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Stephanie Gelleni Q&A


 
 

Senior Stephanie Gelleni (Caracas, Venezuela) is a co-captain on the Pepperdine women’s golf team. Pepperdine has one of the nation’s top programs and Gelleni hopes to lead the Waves to another successful spring season, culminating at the NCAA Championships in May. She is a standout student, having earned WCC All-Academic honors and representing Pepperdine at the NCAA Leadership Conference last summer. With the spring season about to begin, she sat down for a few minutes to talk about the season ahead and her golf career.

 

Q: You’re about to begin the spring schedule of your senior season. What have your four years at Pepperdine been like?

 

A: “It couldn’t have been better. I’ve had different teams. We started off with South American girls on the team so that helped me a lot personally. We’ve gone from big teams to small teams. Now we have a really small team. Now I’m a captain and it’s great to teach them for next year. I’ve been through all the positions on the team. I’ve learned a lot from Coach Gibbs and Coach Kamimura. It’s been awesome. It couldn’t have been better.”

 

Q: Pepperdine’s women’s golf team has been very successful in recent years. What do you think this team is capable of accomplishing?

 

A: “We have a really small team. We have five and one of them just came in. I think we have a lot of space for growth. We have a lot to learn, definitely. But I think we have great strengths. Taylore (Karle) is amazing. Martine (de Gannes) is new and she’s got a great attitude. I think we can bring back the trophy. I definitely think it’s possible but for that to happen we have to do a lot of hard work throughout the season. But I do think it’s possible at this point.”

 

Q: What are your own personal goals for this spring?

 

A: “I think for right now helping the rest of the team, the rest of girls that will still be here next year. To keep a strong culture for our team going and they can build off that with the new players who are coming in. That’s a good goal for me. As far as playing goes, definitely I want to be a top 50 player and possibly an All-American, which is top 30. I want to have a positive attitude and really have fun since I have just one semester left.”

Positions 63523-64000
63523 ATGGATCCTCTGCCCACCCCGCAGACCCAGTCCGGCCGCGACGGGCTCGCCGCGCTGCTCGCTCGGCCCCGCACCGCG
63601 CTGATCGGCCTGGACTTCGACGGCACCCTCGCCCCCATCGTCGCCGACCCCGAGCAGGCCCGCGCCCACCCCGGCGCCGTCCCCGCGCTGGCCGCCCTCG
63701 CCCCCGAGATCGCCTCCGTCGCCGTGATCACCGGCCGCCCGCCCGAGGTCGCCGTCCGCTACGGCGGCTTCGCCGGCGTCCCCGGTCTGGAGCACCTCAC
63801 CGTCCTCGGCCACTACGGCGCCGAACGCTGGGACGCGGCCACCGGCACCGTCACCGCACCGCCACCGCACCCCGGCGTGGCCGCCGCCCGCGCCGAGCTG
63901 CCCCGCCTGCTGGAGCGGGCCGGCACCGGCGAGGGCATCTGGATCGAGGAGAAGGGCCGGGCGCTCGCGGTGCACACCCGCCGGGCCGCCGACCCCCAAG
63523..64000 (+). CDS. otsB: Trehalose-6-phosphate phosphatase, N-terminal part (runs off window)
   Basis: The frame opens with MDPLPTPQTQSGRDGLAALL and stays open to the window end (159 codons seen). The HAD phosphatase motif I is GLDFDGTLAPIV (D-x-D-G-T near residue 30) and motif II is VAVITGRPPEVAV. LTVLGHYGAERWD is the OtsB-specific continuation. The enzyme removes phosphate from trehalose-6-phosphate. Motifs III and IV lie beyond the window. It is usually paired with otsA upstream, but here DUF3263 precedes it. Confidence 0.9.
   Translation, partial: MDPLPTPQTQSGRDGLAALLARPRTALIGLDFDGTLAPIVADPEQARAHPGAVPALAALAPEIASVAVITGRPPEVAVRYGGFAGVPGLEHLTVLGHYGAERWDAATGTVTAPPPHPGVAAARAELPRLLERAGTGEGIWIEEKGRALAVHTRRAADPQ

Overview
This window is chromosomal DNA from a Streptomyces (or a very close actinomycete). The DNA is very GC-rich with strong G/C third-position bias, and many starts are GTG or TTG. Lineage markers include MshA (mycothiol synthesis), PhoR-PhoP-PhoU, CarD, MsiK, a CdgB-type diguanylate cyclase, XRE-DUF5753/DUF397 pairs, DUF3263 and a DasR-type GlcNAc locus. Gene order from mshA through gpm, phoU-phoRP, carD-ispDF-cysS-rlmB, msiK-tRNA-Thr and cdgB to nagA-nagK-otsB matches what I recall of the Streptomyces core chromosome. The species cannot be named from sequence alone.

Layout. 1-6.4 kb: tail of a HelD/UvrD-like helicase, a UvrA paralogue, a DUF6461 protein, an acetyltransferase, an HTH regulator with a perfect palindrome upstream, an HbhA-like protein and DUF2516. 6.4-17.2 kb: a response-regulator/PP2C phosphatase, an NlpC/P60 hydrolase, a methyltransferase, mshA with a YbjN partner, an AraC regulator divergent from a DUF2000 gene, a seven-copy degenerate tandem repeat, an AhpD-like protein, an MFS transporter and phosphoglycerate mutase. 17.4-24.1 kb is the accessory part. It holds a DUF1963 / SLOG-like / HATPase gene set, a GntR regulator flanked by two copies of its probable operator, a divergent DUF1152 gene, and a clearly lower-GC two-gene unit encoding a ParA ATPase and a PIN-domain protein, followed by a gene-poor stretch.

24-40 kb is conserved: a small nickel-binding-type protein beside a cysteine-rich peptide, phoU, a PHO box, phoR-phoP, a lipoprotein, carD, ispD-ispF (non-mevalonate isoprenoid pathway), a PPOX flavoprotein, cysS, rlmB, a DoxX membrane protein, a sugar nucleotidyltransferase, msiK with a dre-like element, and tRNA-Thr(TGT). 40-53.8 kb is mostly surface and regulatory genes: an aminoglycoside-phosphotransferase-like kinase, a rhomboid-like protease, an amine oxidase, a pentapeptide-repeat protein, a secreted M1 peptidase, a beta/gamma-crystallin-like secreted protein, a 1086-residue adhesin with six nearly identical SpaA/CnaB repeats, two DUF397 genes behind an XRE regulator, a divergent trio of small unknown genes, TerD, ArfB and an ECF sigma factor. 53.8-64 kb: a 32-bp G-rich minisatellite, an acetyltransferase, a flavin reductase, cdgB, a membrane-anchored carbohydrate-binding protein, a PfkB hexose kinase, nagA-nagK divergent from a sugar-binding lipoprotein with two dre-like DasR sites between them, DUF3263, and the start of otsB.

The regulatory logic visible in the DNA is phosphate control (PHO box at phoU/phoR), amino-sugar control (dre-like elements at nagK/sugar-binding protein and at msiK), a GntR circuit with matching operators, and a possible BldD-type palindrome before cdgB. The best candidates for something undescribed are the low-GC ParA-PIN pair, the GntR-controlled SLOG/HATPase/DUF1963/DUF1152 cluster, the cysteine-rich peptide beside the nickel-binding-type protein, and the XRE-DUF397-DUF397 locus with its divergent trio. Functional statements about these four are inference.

Q: What does it mean to be a captain?

 

A: “It helps the team to know what we’ve gone through, and what it’s like being a freshman or a sophomore. We can pass on to them some knowledge and experience. Don’t do this, do that, that type of stuff. It’s fun. I don’t like to sound like the police or someone who knows more than the rest. It’s not just about golf, it’s about life in general and the experience on the whole as a student-athlete. We can help them with that since we’ve been through it.”

 

Q: What’s been your most memorable moment of being a member of Pepperdine’s golf team?

 

A: “I have a lot. Last year I was part of the NCAA Leadership Conference. That was a great experience. Right before that I went to watch the team at the NCAAs. I didn’t play but I watched them and that was really a great experience. Being part of the team but not playing was different. It was great to watch Coach Gibbs, and it helps me now as a player to know what she’s thinking. And then going to the Leadership Conference right after, I learned so much there.”

 

Q: How did the NCAA Leadership Conference come about and what did you do there?